Students of genetics and evolution might be familiar with the name of J.B.S. Haldane (1892-1964), particularly for his contributions to population genetics. What I did not realise before reading A Dominant Character was that he had many more strings to his bow and was a larger-than-life character. In a fascinating biography that never seeks to downplay his complicated character, journalist Samanth Subramanian effortlessly switches back and forth between Haldane’s personal life and his many scientific contributions.
Most people will at least be mildly familiar with the story of how the structure of DNA was discovered. Francis Crick and James D. Watson are household names in this story as they went on to win a Nobel Prize. But can you name the third person to share it with them? Most people will also have heard of Rosalind Franklin, but as Gareth Williams shows, so many other people were relevant to this story. Watson and Crick only put the finishing cherry on the cake. Unravelling the Double Helix covers the preceding 85 years of breakthroughs, blind alleys, near-misses, and “beautifully executed bellyflops” by some of the greatest scientists of their time.
Since being released on the world in 2012, the biotechnological tool CRISPR has been making headlines. Biologists used to rely on the relatively blunt tools of genetic modification, but this new tool is so precise and versatile that they now speak of gene editing instead. For people in a hurry, Nessa Carey here provides a primer on the powers and pitfalls of gene editing. Hacking the Code of Life is accessible to readers without much background in genetics, focusing more on the applications and the questions it raises than the nitty-gritty details of the tool itself.
As one of several intellectuals who wrote about evolution before Darwin, time has not been kind to the French naturalist Jean-Baptiste Lamarck (1744-1829). Reviled during his lifetime by the influential Cuvier, after his death he became best remembered, and ultimately ridiculed, for the idea that characters acquired during an organism’s lifetime are passed on to its offspring. With the rise of the modern field of epigenetics, some of his ideas are making a comeback, albeit modified and adapted for the 21st Century. Palaeontologist and astrobiologist Peter Ward would even like to go so far as to restore some honour to his name and consider epigenetics a neo-Lamarckian process.
After I read and reviewed Who We Are and How We Got Here: Ancient DNA and the New Science of the Human Past, I thought I knew about the changes to the story of human evolution based on studies of DNA. And given that Ancestors in Our Genome was published a few years before that book, I was curious what it could add to what I had been reading so far. As it turns out, a lot. As with my previous review, I should preface this one with the same warning that things are about to get complicated…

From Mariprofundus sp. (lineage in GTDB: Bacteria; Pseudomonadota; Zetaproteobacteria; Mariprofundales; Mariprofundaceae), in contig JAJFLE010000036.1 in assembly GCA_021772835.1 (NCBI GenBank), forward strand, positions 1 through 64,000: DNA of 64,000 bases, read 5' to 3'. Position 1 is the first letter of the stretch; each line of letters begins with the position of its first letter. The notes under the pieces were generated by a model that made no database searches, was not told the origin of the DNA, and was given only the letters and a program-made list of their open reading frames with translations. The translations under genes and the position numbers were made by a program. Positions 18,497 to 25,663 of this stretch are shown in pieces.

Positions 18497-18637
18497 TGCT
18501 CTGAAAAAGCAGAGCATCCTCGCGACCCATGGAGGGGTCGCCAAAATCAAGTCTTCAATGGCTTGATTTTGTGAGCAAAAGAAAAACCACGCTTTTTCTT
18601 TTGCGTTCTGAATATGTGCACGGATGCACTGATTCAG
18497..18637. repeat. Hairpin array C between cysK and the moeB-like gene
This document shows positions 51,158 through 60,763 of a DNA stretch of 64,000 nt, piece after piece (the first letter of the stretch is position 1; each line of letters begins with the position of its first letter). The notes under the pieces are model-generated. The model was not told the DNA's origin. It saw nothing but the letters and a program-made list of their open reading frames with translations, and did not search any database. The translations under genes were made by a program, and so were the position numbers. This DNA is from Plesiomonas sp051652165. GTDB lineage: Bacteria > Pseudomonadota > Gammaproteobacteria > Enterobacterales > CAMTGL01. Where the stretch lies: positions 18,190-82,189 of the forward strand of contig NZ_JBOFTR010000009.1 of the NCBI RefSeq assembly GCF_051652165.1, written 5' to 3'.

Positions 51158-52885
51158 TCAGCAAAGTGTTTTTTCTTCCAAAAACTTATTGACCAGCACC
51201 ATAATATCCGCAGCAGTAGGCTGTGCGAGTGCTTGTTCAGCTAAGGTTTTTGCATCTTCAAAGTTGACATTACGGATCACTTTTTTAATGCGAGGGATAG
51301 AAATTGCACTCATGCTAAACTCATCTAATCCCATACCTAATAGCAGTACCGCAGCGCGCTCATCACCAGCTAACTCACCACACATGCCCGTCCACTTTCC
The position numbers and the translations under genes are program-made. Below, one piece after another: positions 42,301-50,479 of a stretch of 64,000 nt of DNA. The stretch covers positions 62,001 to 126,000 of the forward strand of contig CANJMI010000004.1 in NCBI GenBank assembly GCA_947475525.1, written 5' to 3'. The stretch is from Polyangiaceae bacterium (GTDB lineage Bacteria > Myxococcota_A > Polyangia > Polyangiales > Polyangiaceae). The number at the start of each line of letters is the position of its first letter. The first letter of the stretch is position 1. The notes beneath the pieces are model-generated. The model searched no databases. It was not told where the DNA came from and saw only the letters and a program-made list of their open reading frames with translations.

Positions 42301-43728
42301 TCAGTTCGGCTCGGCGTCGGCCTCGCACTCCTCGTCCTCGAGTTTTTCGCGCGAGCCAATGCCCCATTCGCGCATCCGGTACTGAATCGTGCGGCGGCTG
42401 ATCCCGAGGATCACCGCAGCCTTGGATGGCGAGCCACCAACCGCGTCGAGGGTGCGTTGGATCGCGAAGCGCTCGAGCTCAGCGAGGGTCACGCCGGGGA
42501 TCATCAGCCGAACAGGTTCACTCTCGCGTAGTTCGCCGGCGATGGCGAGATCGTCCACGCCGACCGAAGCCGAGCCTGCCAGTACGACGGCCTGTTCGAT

When I opened this book and read its sales pitch (I paraphrase: “What if I told you of a new fortune-telling device that can predict psychological traits – it’s called the DNA revolution!”) I raised my inquisitive but sceptical eyebrow somewhat. Did I just pick up another piece of pop-psychology pulp? Oh boy, was I wrong! Behavioural geneticist Robert Plomin has written an incredibly interesting book with Blueprint, explaining how rapid advances in DNA sequencing technology are opening vast new vistas on the genetics underlying psychology. And is it ever so different, and more complex, than what hyped-up newspaper headlines have tried to sell us so far.
Ask most biologists about the history of genetics and they will likely mention Watson and Crick’s 1953 discovery of the double helix structure of DNA or the work of the monk Gregor Mendel that showed a simple form of trait inheritance. Professor of History Theodore M. Porter contends that there is another, largely forgotten side to this story. Long before words such as genetics and genes had been coined, the fledgeling discipline of psychiatry was recording details of patients in mental asylums, collecting vast amounts of data on human heredity. Genetics in the Madhouse is a deep dive into the archives to reveal this little-known history.
If Charles Darwin were to walk into my office today and ask me: “So, what did I miss?” I think I would sit the good man down with a copy of She Has Her Mother’s Laugh, telling him: “Here, this should get you up to speed”. Darwin struggled to explain how traits were being inherited from generation to generation. As New York Times columnist Carl Zimmer shows in this wide-ranging book, the story of heredity has turned out to be both diverse and wonderful, but has also been misappropriated to prop up some horrible ideologies.
You may have missed it, but archaeology is undergoing a silent revolution. The story of our deep history used to be based on skeletal remains, linguistics, and the analysis of objects and tools our ancestors left behind, but since about three years archaeologists have a new tool in their arsenal. The analysis of DNA from old bones, or ancient DNA. David Reich has been at the forefront of developing this technique and argues that it is rewriting most of what we thought we knew about the last 350,000 years or so of human history. Brace yourself, things are about to get complicated…